The **t-test** is used for data with a normal distribution (single peak with fewer data either side) in order to establish whether there is a significant difference between the **means** of two linked or independent data groups, or between the mean of one data group and its assumed expected value in the **hypothesis**. The **null hypothesis** by default states that there would be **no significant difference** between data groups.

The result of the test (which can be automatically calculated in software including Excel, SPSS, Matlab, R, etc.) comes with several parameters and values, one of the key ones being the **p-value**. This represents the probability of there being a difference. Because there isn’t a 100% yes or no answer, all data outcomes are a probability. Commonly, a probability value of 5% or less is used as the threshold for deeming a difference **significant**.

This means that as long as it is 5% or less probable that these data are indeed different from each other, it will be enough to **accept** the null hypothesis which stated that there wouldn’t be a difference.

5% is equivalent to 0.05, that is why a p-value of 0.05 is considered the threshold for drawing conclusions regarding the null hypothesis. Often, t-tests will output p-values that are much lower, such as 0.001. Since these values are always probabilities, and thresholds for rejecting versus accepting hypotheses are arbitrary, caution must be taken in how statistical analyses are used in research.

**Spearman’s rank correlation coefficient **is used on two sets of data that are **monotonic** (connected to each other, either because they increase together, or because as one increase, the other one decreases) in order to establish the strength of **correlation**.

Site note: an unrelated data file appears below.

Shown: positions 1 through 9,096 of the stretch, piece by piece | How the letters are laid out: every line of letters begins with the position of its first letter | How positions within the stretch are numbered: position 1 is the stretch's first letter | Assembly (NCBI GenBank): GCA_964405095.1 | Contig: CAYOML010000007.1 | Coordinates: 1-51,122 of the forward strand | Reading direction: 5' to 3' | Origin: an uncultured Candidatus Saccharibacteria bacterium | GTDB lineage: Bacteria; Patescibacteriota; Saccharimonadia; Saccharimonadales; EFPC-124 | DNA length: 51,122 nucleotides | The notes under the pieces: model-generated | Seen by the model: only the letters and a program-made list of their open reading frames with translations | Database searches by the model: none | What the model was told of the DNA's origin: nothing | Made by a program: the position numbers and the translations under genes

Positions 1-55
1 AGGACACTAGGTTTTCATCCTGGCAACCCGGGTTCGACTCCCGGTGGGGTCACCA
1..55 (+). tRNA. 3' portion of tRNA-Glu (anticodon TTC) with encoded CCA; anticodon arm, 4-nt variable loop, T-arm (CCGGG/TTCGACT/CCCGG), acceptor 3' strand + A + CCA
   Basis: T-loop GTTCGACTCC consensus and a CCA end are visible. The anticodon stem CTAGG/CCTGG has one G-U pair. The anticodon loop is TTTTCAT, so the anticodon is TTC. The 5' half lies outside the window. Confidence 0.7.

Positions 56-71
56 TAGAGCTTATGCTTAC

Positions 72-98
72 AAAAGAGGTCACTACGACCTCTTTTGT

**Positive correlation** means they increase together, and is given a positive value between 0 and 1, with 1 being 100% correlation.

You can see these data give only 0.92 (92%) correlation. This is because some data points are slight outliers to most of the others. Notably towards the right of the graph, the space that the points are spread over is wider.

**Negative correlation** means as one increase, the other one decrease, and is given a negative value between 0 and -1, with -1 being 100% correlation.

The correlation here is very similar in strength (91%) but follows an inverse relationship. As X increases, Y decreases. In both cases, X and Y are very closely correlated.

The trick with this statistical test is that is can only be used on data groups that are already known to be monotonic. The test displays their interaction and tightness of correlation, but can’t in itself prove any inherent connection between the two data sets. This must be already known in some other way.